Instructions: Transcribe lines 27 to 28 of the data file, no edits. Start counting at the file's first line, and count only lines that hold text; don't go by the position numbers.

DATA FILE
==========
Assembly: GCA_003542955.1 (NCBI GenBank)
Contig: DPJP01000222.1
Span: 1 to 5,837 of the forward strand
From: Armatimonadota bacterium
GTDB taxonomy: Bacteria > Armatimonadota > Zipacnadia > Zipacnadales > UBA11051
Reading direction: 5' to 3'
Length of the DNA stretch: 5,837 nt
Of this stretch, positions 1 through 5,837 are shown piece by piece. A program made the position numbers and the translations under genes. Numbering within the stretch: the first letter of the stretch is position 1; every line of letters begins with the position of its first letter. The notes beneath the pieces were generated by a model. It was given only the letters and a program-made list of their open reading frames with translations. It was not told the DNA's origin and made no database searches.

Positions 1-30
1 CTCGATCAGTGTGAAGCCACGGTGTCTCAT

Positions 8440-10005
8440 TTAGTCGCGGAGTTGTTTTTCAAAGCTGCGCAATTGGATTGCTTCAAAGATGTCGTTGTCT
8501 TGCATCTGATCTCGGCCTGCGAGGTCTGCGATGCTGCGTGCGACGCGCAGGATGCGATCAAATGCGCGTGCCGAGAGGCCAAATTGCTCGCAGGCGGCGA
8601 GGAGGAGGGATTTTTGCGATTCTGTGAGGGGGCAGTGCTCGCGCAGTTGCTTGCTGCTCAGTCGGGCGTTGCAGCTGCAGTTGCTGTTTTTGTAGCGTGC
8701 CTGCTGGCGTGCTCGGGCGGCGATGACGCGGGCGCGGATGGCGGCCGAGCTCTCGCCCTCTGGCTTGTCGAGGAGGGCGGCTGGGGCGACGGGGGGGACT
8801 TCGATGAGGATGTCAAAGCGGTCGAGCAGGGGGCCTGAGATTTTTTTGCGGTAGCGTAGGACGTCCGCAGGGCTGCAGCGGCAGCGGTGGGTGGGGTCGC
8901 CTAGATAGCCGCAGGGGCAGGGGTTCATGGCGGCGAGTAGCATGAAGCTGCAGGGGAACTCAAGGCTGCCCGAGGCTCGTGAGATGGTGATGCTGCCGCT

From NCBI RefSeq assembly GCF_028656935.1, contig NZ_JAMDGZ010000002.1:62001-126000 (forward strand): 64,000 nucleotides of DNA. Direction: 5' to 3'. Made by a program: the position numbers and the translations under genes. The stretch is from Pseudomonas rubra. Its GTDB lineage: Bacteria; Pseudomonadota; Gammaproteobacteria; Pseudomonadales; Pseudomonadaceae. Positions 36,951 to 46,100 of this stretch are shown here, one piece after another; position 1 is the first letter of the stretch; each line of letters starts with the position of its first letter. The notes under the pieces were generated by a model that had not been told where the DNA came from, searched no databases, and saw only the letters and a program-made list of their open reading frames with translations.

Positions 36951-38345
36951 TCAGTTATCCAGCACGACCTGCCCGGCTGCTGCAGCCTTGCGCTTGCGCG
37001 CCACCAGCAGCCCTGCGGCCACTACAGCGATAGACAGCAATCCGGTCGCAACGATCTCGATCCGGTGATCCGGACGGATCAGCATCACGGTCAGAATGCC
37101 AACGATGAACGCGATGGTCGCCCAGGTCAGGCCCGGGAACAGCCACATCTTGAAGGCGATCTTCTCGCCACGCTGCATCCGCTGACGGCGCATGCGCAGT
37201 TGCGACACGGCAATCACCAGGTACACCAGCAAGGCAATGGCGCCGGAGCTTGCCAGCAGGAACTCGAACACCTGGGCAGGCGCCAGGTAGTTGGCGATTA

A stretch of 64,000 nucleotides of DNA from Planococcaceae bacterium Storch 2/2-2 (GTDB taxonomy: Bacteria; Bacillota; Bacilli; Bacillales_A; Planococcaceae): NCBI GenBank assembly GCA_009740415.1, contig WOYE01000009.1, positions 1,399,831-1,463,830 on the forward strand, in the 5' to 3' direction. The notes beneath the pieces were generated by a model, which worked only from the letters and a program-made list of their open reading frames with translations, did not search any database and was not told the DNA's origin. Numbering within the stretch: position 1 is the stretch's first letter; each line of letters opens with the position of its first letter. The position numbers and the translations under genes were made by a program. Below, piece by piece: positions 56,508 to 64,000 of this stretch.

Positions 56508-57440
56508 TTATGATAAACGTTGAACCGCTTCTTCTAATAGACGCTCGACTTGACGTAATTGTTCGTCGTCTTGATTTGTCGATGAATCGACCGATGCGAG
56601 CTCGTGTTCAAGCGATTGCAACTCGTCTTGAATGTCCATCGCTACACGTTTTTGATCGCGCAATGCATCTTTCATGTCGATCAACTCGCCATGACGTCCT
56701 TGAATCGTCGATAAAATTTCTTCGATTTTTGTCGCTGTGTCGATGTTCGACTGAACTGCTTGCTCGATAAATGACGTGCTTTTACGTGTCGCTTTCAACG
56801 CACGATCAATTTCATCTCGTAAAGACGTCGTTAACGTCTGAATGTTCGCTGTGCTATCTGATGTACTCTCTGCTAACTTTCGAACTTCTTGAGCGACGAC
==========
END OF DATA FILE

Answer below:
56601 CTCGTGTTCAAGCGATTGCAACTCGTCTTGAATGTCCATCGCTACACGTTTTTGATCGCGCAATGCATCTTTCATGTCGATCAACTCGCCATGACGTCCT
56701 TGAATCGTCGATAAAATTTCTTCGATTTTTGTCGCTGTGTCGATGTTCGACTGAACTGCTTGCTCGATAAATGACGTGCTTTTACGTGTCGCTTTCAACG